“This case was a national issue because the workers were on farms across the U.S.,” Martorell says. “Workers were also in the state of Washington, in Florida, in the Carolinas, in the Virginias, Utah, in New York, in Pennsylvania.”
‘It’s close to slavery …’
The H-2A visa program is expanding rapidly throughout the country, according to Ruben Lugo, a U.S. Department of Labor agriculture enforcement coordinator. Because of limited staffing the agency often relies on H-2A users to self-police, putting pressure on other companies to remain compliant.
While Lugo couldn’t provide an exact number of available Department of Labor investigators, he explains, “There are more police officers in Los Angeles area than there are investigators on the entire West Coast, so we try to do our enforcement very strategically.”
Some critics argue the nature of the guest worker visa is problematic, even if compliance is met. To apply for H-2A visas with the labor department, a company needs to show they’ve actively tried to recruit and hire American workers, and that there aren’t enough American workers willing to do the work.
“We’ve always known that the guest worker program has been problematic, historically, because it really does not protect the rights of workers,” says Martorell, explaining the scenario. “They have to be working under that employer who applied for the visa and sponsored them. Let’s say that the employer was abusive: They have no right to go with another employer. If they leave that employer, they’ll immediately get their H-2A visas revoked. It’s close to slavery is my thought.”
It’s hard to quantify whether human trafficking is increasing, or awareness and action are, but many labor experts say it’s a little bit of both. Even though the criminal charges were dismissed against Orian and the six other Global Horizons employees, they were dismissed without prejudice, which bodes well for the victims. This means the government isn’t denying these workers are victims of human trafficking, but that there isn’t sufficient evidence to prove guilt beyond a reasonable doubt. Even to this day, none of the lawyers or advocates on the side of the Thai workers understands what happened with the criminal charges, and the U.S. Department of Justice has not been forthcoming with answers. DOJ officials were contacted for this story but did not respond as of this writing. Homon now works as an auto-mechanic, gets vacation time and health benefits, and is on his way to paying off his debts.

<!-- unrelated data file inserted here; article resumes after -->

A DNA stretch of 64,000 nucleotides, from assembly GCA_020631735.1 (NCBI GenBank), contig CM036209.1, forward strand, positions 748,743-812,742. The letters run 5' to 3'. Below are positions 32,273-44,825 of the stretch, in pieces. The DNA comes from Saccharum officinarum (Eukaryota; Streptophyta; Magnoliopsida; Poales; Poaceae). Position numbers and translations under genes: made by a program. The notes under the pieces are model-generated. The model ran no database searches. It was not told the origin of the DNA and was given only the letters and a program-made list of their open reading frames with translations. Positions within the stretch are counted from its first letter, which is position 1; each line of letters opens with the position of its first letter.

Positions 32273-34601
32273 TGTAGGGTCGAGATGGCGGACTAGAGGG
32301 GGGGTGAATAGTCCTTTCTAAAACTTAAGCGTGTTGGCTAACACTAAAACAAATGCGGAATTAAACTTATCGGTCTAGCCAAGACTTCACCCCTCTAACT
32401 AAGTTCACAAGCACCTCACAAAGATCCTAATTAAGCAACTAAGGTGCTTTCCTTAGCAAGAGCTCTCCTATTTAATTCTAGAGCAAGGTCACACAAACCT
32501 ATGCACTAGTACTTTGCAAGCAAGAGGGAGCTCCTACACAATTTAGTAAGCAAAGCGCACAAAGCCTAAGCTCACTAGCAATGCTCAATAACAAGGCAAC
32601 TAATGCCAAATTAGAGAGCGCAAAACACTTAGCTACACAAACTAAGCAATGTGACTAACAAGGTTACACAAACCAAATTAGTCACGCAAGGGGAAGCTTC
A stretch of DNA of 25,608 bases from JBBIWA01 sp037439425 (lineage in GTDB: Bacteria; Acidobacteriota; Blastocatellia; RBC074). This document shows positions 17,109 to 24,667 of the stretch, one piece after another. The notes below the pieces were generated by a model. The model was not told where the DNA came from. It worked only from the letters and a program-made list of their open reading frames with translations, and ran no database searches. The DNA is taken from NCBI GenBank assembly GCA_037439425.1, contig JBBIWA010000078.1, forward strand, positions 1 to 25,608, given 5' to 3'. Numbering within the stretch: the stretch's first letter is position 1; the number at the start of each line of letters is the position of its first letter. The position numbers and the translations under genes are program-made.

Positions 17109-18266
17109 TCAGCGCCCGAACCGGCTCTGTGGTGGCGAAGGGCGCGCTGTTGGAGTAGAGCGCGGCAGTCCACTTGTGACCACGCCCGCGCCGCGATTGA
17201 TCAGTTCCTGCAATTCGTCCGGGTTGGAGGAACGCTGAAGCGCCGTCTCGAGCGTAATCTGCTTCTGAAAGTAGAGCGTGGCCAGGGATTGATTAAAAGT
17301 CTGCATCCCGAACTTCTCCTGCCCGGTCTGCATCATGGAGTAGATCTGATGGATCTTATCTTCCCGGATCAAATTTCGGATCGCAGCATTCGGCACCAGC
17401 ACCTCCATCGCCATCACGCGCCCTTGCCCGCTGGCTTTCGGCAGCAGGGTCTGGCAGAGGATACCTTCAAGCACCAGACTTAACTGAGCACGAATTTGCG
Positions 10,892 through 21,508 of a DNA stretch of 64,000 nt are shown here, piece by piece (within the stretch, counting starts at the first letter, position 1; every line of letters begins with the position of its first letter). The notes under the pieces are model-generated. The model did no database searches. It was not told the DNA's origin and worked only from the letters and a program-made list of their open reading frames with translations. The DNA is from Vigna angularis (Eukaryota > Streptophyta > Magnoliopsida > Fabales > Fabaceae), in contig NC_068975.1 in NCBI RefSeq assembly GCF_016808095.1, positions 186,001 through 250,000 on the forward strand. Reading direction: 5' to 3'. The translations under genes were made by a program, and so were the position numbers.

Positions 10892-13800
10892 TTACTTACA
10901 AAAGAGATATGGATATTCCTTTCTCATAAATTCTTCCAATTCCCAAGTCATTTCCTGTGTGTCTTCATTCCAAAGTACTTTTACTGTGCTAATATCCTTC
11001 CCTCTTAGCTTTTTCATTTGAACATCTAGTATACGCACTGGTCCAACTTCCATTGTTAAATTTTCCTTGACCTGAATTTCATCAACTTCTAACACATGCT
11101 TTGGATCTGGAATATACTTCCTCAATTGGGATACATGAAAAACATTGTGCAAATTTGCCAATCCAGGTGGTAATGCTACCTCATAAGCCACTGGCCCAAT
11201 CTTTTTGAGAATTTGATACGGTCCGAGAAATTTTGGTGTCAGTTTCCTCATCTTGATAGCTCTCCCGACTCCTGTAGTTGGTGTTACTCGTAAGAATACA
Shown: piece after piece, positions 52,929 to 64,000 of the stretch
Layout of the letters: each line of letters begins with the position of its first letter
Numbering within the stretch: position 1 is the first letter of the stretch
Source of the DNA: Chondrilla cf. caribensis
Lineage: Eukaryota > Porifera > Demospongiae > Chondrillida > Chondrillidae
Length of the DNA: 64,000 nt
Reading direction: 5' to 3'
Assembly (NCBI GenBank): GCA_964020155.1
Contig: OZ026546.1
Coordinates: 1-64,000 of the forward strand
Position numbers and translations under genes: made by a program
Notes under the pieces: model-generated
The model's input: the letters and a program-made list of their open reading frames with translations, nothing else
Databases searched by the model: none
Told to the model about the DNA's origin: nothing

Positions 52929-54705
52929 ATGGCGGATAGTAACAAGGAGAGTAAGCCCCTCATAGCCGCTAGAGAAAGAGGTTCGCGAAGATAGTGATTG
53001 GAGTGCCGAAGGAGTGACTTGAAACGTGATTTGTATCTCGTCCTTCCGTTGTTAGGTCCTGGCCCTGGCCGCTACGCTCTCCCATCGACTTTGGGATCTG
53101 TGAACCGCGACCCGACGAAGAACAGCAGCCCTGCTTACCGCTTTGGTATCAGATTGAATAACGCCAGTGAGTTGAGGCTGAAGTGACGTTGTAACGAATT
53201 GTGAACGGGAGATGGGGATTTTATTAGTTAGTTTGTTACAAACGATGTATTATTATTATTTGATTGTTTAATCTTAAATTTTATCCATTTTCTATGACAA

“My boss is a good person,” Homon says. “I’m still learning some things, but I do everything they ask me to do.”
He has been reunited with his wife and kids in the Los Angeles area. His father died while he was still working for Global Horizons, and he was unable to return to Thailand to pay his respects. Homon says at first his wife lied to him saying all the debts were paid, as a way of protecting him because he was so overwhelmed.
For her agency’s part, Park says though human trafficking cases have historically been thought of in the criminal paradigm, more government agencies are starting to apply their authority to combat the problem of modern day slavery.
“Discrimination is not stagnant. It is ever-evolving,” Park says. “To combat it, we have to be flexible, visible and make sure that people are aware.”